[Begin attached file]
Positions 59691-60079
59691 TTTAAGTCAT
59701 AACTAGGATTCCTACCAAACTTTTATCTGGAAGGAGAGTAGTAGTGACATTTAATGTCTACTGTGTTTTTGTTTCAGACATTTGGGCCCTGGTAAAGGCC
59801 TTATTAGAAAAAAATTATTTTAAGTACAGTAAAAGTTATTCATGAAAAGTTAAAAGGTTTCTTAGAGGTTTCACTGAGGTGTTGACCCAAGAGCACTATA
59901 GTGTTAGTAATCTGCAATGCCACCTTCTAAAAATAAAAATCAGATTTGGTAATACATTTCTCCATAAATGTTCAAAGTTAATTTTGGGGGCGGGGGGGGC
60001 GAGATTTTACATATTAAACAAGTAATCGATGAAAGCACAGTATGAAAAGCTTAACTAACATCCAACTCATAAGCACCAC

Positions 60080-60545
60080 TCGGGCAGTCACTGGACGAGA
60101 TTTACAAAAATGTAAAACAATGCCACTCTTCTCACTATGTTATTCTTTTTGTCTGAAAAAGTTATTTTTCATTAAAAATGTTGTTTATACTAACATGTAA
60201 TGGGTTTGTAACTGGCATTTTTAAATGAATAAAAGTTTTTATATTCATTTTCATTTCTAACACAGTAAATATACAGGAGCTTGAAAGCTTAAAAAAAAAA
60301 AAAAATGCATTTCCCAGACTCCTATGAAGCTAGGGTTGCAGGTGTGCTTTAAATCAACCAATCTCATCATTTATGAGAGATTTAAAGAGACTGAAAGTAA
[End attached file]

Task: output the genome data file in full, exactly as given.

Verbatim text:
Positions 59691-60079
59691 TTTAAGTCAT
59701 AACTAGGATTCCTACCAAACTTTTATCTGGAAGGAGAGTAGTAGTGACATTTAATGTCTACTGTGTTTTTGTTTCAGACATTTGGGCCCTGGTAAAGGCC
59801 TTATTAGAAAAAAATTATTTTAAGTACAGTAAAAGTTATTCATGAAAAGTTAAAAGGTTTCTTAGAGGTTTCACTGAGGTGTTGACCCAAGAGCACTATA
59901 GTGTTAGTAATCTGCAATGCCACCTTCTAAAAATAAAAATCAGATTTGGTAATACATTTCTCCATAAATGTTCAAAGTTAATTTTGGGGGCGGGGGGGGC
60001 GAGATTTTACATATTAAACAAGTAATCGATGAAAGCACAGTATGAAAAGCTTAACTAACATCCAACTCATAAGCACCAC

Positions 60080-60545
60080 TCGGGCAGTCACTGGACGAGA
60101 TTTACAAAAATGTAAAACAATGCCACTCTTCTCACTATGTTATTCTTTTTGTCTGAAAAAGTTATTTTTCATTAAAAATGTTGTTTATACTAACATGTAA
60201 TGGGTTTGTAACTGGCATTTTTAAATGAATAAAAGTTTTTATATTCATTTTCATTTCTAACACAGTAAATATACAGGAGCTTGAAAGCTTAAAAAAAAAA
60301 AAAAATGCATTTCCCAGACTCCTATGAAGCTAGGGTTGCAGGTGTGCTTTAAATCAACCAATCTCATCATTTATGAGAGATTTAAAGAGACTGAAAGTAA